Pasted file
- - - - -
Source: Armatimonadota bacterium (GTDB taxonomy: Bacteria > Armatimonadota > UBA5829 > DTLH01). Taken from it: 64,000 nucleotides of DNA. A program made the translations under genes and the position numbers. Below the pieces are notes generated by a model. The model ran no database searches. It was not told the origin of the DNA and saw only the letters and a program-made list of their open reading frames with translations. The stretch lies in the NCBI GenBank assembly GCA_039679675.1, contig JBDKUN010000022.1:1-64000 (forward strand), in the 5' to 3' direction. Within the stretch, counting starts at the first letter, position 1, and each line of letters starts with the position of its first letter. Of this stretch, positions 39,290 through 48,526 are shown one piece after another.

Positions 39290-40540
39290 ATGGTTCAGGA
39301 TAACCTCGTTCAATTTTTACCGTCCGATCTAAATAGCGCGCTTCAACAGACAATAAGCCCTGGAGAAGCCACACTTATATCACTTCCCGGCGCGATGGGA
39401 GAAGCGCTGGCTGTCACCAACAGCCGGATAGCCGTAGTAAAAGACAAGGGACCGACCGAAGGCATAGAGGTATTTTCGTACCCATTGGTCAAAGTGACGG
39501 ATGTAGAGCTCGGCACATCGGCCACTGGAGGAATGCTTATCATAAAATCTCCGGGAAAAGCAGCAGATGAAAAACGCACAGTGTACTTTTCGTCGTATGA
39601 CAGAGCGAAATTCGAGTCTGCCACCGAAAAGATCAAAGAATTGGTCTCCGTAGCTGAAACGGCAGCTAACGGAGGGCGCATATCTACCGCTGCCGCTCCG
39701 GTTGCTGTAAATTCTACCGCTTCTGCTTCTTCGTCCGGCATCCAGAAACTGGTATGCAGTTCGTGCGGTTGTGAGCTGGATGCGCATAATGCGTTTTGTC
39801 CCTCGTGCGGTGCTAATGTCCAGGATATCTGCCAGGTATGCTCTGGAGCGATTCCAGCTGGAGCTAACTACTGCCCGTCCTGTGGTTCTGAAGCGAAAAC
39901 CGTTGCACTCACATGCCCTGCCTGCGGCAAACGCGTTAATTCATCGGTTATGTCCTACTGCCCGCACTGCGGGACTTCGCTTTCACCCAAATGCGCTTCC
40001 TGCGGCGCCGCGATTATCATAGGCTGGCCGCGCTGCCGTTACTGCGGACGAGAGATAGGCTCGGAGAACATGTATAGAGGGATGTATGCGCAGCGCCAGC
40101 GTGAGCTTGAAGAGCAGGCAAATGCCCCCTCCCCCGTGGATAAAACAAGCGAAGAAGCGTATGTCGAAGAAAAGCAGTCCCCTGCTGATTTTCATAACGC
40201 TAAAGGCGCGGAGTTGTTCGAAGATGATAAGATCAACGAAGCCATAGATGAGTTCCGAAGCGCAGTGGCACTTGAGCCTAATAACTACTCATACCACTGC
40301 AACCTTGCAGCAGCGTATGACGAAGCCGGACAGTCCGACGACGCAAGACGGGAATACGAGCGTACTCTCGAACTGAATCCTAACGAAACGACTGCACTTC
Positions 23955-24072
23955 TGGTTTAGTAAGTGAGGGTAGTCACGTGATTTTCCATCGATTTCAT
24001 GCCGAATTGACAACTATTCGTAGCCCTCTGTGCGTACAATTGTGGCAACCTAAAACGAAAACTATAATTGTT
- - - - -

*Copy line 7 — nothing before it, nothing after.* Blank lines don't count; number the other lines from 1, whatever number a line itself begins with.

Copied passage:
39601 CAGAGCGAAATTCGAGTCTGCCACCGAAAAGATCAAAGAATTGGTCTCCGTAGCTGAAACGGCAGCTAACGGAGGGCGCATATCTACCGCTGCCGCTCCG